Furthermore, there was an overload of references to social media, technology and fashion for a story that is supposedly gritty and dark. In a way this makes it unique compare to other similar books and other readers will probably appreciate it more than I had. Still, it was strange to see mentions of blogs, Twitter, Tumblr, Youtube, Flickr and Instagram in this world and I felt that it didn't fit well with the overall tone and atmosphere of the story. There is a strong emphasis on characters sharing everything online which can be seen as satirical of the current obsession with social media. Similarly, there is a constant sense of surveillance in the book as many events are recorded and televised in real-time, lending parallels to The Hunger Games and The Selection. Nevertheless I thought that these references added nothing substantial to the story and there was ultimately no real point behind all of this.
The descriptions of the characters' physical appearances, especially their clothing and make up, were too detailed for my liking in this sort of book. Instead, they felt quite shallow and out of place in this context although perhaps this may have been the author's intention. There is definitely room for these descriptions to be cut down which would lead to a lower word count, improved pacing and an overall stronger book. In addition, the dialogue (especially between Tana and Gavriel) felt cheesy and cringe-worthy at times and could have been tightened at a number of places. It was unrealistic for have a character speaking in huge consecutive paragraphs in a normal conversation. On a more positive note, I liked the quotes about death in the beginning of each chapter which added a nice, fitting touch to the book.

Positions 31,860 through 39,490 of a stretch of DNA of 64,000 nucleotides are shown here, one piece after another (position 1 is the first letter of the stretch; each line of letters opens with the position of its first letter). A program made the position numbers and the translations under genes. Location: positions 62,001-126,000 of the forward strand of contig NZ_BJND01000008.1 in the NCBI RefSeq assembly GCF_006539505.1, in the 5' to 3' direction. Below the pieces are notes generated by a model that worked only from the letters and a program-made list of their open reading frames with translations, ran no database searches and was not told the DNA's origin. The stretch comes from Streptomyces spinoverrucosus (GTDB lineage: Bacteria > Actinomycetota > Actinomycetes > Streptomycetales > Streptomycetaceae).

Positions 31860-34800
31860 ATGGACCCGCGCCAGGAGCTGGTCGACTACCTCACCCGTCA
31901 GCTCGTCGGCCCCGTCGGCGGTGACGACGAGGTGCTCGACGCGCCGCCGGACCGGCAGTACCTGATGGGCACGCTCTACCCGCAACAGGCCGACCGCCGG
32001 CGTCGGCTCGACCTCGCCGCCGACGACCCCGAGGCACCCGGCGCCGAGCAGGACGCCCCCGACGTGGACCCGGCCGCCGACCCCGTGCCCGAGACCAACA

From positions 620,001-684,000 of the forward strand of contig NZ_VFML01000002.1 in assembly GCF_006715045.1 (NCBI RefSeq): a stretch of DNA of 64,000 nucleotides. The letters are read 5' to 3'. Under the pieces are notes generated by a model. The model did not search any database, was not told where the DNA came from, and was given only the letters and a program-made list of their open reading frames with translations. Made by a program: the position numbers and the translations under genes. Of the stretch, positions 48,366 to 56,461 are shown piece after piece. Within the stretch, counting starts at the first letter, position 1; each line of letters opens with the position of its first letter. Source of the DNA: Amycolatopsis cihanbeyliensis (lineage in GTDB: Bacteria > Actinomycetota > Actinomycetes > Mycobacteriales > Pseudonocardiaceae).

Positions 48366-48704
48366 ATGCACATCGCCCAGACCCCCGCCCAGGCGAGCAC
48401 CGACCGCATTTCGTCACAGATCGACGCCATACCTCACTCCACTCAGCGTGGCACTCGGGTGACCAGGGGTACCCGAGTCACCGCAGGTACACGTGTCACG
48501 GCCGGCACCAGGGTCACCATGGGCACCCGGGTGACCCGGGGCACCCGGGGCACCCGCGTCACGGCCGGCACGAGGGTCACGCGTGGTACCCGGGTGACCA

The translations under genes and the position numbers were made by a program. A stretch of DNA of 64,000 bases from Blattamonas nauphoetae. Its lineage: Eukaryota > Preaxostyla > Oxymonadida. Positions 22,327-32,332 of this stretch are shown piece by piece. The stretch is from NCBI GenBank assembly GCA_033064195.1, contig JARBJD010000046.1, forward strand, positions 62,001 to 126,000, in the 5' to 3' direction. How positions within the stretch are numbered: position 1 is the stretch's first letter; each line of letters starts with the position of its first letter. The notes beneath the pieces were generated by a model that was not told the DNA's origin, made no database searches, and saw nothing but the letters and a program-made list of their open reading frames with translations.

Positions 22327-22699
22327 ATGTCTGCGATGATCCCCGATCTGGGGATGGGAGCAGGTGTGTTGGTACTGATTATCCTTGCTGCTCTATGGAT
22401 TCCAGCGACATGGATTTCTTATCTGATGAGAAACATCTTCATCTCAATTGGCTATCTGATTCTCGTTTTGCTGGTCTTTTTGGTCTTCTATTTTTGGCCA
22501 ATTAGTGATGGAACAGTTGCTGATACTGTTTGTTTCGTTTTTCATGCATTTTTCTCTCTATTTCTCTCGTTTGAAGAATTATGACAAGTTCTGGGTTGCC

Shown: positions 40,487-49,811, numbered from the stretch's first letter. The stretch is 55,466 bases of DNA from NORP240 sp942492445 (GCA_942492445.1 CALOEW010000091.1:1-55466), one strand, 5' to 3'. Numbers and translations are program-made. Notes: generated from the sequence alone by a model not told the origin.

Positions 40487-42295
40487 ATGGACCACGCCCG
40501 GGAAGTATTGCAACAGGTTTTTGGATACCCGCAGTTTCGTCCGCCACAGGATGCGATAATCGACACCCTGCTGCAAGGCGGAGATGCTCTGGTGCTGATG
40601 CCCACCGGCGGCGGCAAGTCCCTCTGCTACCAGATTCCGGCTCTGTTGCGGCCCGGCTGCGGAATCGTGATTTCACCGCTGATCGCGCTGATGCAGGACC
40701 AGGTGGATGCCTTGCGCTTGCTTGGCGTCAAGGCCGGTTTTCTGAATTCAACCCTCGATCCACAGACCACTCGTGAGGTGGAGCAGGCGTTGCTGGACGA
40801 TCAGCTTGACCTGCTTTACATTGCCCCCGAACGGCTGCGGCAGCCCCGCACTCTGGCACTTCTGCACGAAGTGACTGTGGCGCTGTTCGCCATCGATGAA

None of the main characters in this book seem to be particularly likeable. From the very beginning, I thought that Tana seemed to be too nonchalant with all the dead bodies surrounding her and she does a very good job in containing her own emotions. Despite having mixed feelings about her, I still find her to be an interesting character that is worth reading about. She can be strong, practical and resourceful enough to save herself from various situations instead of just waiting for the guys to rescue her (in fact, the opposite seems to happen more often in this book instead). However her actions can be very impulsive, random and contradictory which leaves me wondering as to why on earth she would do such things. I also thought that her narration and internal monologues were dull and simplistic to read at times and her voice was not really engaging for me. There is not much to write about the other characters as none of them have made a substantial impact on me (even Gavriel seems more like a typical YA `bad boy' instead of an old, psychotic and unhinged vampire that he was suppose to be). Some of the secondary characters were downright annoying and irritating to a point where I was actually relieved at their deaths (I feel terrible saying this).
Overall, The Coldest Girl in Coldtown was an average, forgettable read for me. Holly Black is clearly a very popular author so I suspect that it's probably just me (or at least I'm in the minority) with this view. I must admit that it is refreshing to see YA paranormal standalone for once and I give props to the author for not jumping onto the series bandwagon. I would recommend this if you are already a Holly Black fan. Otherwise, there are plenty of better YA vampire fics out there *coughs* The Immortal Rules by Julie Kagawa *coughs*.